Since we were all at school, we’ve been trained in what to do in the event of a fire – how to recognise the warning signs (smoke), sound the alarm (break the glass) and how to leave the building safely (don’t use the elevator).
It is an emergency response that relies entirely on the people in the building knowing what to do in the event of an emergency. It prioritises trust, awareness and training alongside the more process and structural aspects of firefighting.
We’re protecting empty offices
For many organisations, the focus has traditionally been on protecting the workplace. The people, assets and infrastructure that exists ‘at work’. What 2020 has taught us is that we can work from home – and be effective, but our cybersecurity focus hasn’t followed the people.
Before the pandemic hit, most of the apps and devices used were owned and managed largely behind your own firewalls (in your offices). Now, with most of your team working remotely, the situation has changed.
In addition, data and information is being shared externally with contractors, partners, suppliers and outsourced teams daily. You have less control and traditional perimeter-based systems and access controls are no longer enough to protect your business. Your risk profile is completely different.
The perimeter is no longer the network, or the office. The new perimeter is your people and your cybersecurity needs to reflect this.
Over 90% of cybersecurity breaches are due to human error. That is why it is crucial that companies adopt a people-centric approach to security, focussing on protecting the people and using them alongside existing methods to protect the business further.
What is people-centric security?
Hackers hack humans to hack companies and that is why they are your best line of defence.
This isn’t just about employee awareness training. This is about monitoring behaviours and identifying challenges and then building a cybersecurity strategy around that. Finding systems and policies that work with people, not against them.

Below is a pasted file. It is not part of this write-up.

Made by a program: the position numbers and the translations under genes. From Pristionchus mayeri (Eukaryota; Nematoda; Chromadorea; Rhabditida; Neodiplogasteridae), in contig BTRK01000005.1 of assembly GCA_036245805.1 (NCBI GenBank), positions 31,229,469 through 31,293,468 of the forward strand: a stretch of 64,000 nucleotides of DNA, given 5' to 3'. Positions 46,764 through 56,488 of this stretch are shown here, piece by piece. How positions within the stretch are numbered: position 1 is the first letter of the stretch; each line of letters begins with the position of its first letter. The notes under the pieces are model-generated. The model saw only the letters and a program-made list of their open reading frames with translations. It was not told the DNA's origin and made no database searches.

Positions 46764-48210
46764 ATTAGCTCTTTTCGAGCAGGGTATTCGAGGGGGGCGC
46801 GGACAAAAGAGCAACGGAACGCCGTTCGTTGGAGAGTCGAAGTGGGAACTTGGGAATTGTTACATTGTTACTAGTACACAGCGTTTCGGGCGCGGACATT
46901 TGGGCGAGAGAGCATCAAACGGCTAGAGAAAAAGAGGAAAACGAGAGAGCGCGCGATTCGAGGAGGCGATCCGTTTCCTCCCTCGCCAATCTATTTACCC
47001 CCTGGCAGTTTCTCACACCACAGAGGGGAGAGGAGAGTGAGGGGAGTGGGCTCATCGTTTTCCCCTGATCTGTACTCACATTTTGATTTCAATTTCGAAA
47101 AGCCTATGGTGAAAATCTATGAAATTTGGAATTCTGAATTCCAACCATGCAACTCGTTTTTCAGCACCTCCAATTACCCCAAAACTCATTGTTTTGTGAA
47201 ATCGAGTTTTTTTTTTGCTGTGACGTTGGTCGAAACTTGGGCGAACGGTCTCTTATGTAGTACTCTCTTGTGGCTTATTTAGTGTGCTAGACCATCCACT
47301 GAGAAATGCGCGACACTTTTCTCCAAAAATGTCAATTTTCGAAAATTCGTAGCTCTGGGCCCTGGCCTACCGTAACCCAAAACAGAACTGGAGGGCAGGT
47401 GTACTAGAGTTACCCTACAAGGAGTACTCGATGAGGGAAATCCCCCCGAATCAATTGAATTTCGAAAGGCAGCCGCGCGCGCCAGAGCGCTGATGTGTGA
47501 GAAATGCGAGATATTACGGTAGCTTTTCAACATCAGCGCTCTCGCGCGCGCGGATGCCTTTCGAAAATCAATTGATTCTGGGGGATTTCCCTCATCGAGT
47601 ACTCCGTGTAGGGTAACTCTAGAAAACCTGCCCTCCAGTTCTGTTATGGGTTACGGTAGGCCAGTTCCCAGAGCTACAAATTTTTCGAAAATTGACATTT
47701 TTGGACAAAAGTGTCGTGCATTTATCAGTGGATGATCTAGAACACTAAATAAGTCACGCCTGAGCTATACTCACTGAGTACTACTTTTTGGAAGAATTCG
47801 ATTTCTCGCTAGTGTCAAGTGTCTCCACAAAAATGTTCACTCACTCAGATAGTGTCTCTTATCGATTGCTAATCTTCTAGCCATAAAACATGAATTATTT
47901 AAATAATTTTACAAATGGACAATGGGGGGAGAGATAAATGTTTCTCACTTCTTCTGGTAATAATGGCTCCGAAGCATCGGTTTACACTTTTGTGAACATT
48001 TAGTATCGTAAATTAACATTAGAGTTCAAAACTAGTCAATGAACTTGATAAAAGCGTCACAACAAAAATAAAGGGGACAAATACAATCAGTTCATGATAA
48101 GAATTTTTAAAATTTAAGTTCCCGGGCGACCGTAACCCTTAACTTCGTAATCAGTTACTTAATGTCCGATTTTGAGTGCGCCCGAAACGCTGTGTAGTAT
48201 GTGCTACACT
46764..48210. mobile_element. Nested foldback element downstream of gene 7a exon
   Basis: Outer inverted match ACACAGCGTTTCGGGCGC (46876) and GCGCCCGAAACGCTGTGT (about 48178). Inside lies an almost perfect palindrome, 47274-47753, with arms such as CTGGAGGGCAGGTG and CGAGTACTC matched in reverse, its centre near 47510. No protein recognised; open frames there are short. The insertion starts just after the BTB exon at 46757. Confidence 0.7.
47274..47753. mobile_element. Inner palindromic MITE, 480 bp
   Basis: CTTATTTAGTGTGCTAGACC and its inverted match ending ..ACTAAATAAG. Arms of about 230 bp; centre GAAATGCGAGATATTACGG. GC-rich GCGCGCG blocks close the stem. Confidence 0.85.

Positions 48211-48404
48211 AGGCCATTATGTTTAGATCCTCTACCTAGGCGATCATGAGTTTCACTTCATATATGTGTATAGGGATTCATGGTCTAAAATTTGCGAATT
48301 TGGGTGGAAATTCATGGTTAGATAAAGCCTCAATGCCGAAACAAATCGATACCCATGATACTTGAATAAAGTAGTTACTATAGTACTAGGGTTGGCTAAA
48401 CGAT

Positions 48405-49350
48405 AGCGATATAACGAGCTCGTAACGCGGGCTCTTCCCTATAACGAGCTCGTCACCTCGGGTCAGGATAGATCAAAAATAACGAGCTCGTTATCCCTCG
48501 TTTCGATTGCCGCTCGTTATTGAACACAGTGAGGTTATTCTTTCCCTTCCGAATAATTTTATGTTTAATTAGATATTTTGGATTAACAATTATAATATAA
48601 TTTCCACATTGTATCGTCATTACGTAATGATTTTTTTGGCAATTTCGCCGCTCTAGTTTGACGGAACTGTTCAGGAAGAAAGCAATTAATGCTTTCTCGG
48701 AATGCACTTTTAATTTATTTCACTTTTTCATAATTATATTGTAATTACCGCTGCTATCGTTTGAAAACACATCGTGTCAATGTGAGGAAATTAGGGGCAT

In today’s flexible working environment, employees are logging on from multiple locations on multiple devices that organisations don’t support, using infrastructure they don’t manage and channels they don’t own. Each one is a potential avenue for cybercriminals.
Trying to stop this behaviour is often counterproductive. Instead, by improving trust through increasing individual accountability, businesses can create far more effective methods of protection for themselves. Treating employees as a guard for corporate data rather than a vulnerability.
People-centric security (PCS) supports your employees’ rights to work in a certain way, but with that comes great responsibility.
For example, an organisation can let employees use their personal phones for corporate emails and it is up to them to decide how to use the protective security solutions offered by the IT team. However, if any confidential data is lost or compromised, they could lose that privilege.
Building people-centric security
Education is still an important underlying element. For this to work, it is important that employees know the threat landscape, your protection policies and procedures and the best home working practices.
When educating them, messaging needs to be engaging and explain clearly why certain practices are in place, so they understand the risks involved.
Be transparent with the consequences of their actions. Share information such as how much a data breach would cost the company and what reputational damages are at stake if there is a data breach.
Let them know they are the first line of defence and that you trust them.
Get the right security tools
Having the right cybersecurity tools in place is also key to supporting employees to be more mindful and secure in their practices.
Adopting foundational security measures such as least privilege, which is based on the Zero Trust concept, can reduce the threat landscape by only allowing employees access to the information they need in order to do their job.
A Virtual Private Network (VPN) lets employees connect to the corporate network from wherever they are, encrypting any data that’s sent.
Best practice advises implementing multi-factor authentication, conducting regular updates and being aware of limits/using rate limiting to prioritise employees that need higher bandwidth, to support a safer network for everyone.
Inclusive rather than exclusive cyber culture
Part of what makes a successful PCS strategy is the people behind it. It is crucial your organisation has the best cybersecurity talent, but also that security skills and leadership are embedded across the organisation.
Bringing it back to our analogy at the start, a cyber champion should be part of every team much like fire marshalls at a school; ready to guide, train and monitor colleagues. This way we move the trust and empowerment for cyber risks one step closer to the point of need.
Looking to the future, organisations must prioritise the human element into their larger security strategies. Only then can they be in the best possible position to defend and adapt to this rapidly changing landscape.